At the Shiloh elementary school near Modesto, drinking fountains sit abandoned, covered in clear plastic.
At Mom and Pop’s Diner, a fixture in the Merced County town of Dos Palos, regulars ask for bottled water because they know better than to consume what comes out of the tap.
And in rural Alpaugh, a few miles west of Highway 99 in Tulare County, residents such as Sandra Meraz have spent more than four decades worrying about what flows from their faucets.
“You drink the water at your own risk,” said Meraz, 77. “And that shouldn’t be. We have families here with young children.”
An estimated 360,000 Californians are served by water systems with unsafe drinking water, according to a McClatchy analysis of data compiled by the State Water Resources Control Board. In many communities, people drink, shower, cook and wash dishes with water containing excessive amounts of pollutants, including arsenic, nitrates and uranium.
The state’s water problem, however, is far more pervasive than that number indicates. At least 6 million Californians are served by water providers that have been in violation of state standards at some point since 2012, according to McClatchy’s analysis. In some areas, contaminated water is such a common occurrence, residents have almost come to expect it.
“It’s ubiquitous,” said Darrin Polhemus, the state water board’s deputy director for drinking water. “It’s pretty extensive across broad swaths.”
Now, after years of half solutions, the state is considering its most comprehensive actions to date. Gov. Jerry Brown has asked the Legislature to enact a statewide tax on drinking water to fix wells and treatment systems in distressed communities. Residents and businesses would pay a tax on their monthly water bills, while agriculture would contribute through taxes on fertilizer purchases and fees paid by dairy farmers and feedlot operators.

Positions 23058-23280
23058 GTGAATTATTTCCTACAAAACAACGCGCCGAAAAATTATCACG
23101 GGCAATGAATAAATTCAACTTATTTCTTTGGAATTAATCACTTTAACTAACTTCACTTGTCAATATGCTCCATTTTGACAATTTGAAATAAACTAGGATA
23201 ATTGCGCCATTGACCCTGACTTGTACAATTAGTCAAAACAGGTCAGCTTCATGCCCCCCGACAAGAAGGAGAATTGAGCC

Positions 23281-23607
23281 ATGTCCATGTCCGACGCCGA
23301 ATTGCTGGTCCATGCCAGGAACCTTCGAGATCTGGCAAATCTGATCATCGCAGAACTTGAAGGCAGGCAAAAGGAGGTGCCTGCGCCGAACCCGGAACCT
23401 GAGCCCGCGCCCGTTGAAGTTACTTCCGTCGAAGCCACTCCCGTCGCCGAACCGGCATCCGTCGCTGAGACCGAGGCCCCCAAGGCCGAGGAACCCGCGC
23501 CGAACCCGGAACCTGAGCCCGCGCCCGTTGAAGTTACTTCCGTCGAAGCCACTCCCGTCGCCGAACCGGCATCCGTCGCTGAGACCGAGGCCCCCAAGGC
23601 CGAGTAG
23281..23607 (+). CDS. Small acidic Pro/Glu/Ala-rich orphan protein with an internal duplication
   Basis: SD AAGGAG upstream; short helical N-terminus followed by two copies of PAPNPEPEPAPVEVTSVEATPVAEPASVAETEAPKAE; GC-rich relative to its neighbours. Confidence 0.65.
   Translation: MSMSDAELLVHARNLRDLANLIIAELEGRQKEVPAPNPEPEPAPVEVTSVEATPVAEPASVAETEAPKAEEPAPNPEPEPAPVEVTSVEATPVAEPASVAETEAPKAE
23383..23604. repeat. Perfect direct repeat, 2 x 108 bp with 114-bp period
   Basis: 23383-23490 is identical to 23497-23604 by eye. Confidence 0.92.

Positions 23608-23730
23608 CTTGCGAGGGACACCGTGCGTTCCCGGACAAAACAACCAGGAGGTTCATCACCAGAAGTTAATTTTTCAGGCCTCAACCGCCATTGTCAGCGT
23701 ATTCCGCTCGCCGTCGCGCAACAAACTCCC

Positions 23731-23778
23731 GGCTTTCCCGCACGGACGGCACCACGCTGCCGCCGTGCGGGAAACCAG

For the average Californian, the tax would mean paying an additional $11.40 per year.
A two-thirds majority is required for passage of the tax, and a powerful consortium of urban water agencies is trying to defeat the bill, arguing they should not have to pay for what is largely a rural problem. The bill is due to be voted on this summer.
Whether or not the Legislature acts, voters might step in. Proposition 68, a parks-and-water bond on Tuesday’s primary ballot, would earmark $250 million to combat polluted drinking water. A second proposition, which has qualified for the November ballot, would set aside $500 million to address the problem.
For those who lobby the Legislature on water issues, the influx of dollars would be long overdue. Contaminated water has been acknowledged as a significant problem for decades. In 1995, the U.S. Environmental Protection Agency said California needed $34 billion to clean up its drinking supplies.
Isabel Solorio has had water issues since she and her husband moved to Lanare, a small farming community south of Fresno, 20 years ago. The water smelled like rotten eggs and had a yellowish color, she said.
In her role as president of the local advocacy group Community United, she travels to Sacramento to lobby on issues such as the drinking water tax.
“The legislators of this state should have acted several years ago,” she said. “It’s not fair that we support the state economically, but we don’t have clean water.”
A greater awareness
Why all the attention to water now?
Six years ago, the Legislature passed the Human Right to Water Act, which recognizes that everyone “has the right to safe, clean, affordable and accessible water adequate for human consumption, cooking and sanitary purposes.”
The law is only one page long and doesn’t appropriate any money or levy any taxes to fund its declaration. But along with California’s epic five-year drought and the drinking-water scandal in Flint, Mich., the bill has generated considerable momentum for addressing the dilemma.
“There’s more general awareness about drinking water being an issue,” said Laurel Firestone, co-executive director of the advocacy group Community Water Center.
California has 3,015 independent water systems. As of May, 269 of these suppliers were out of compliance with state drinking water standards.
Of those 269 water systems, 141 are found in five counties of the San Joaquin Valley: Stanislaus, Madera, Fresno, Tulare and Kern. However, 38 of California’s 58 counties have at least one water supplier in violation of state water standards.
In the Valley, 185,000 residents are served by water systems deemed out of compliance by the state water board. The region has some of the highest rates of nitrate contamination in the United States, a problem linked to the widespread application of fertilizer and the runoff from livestock in the nation’s most productive farm belt.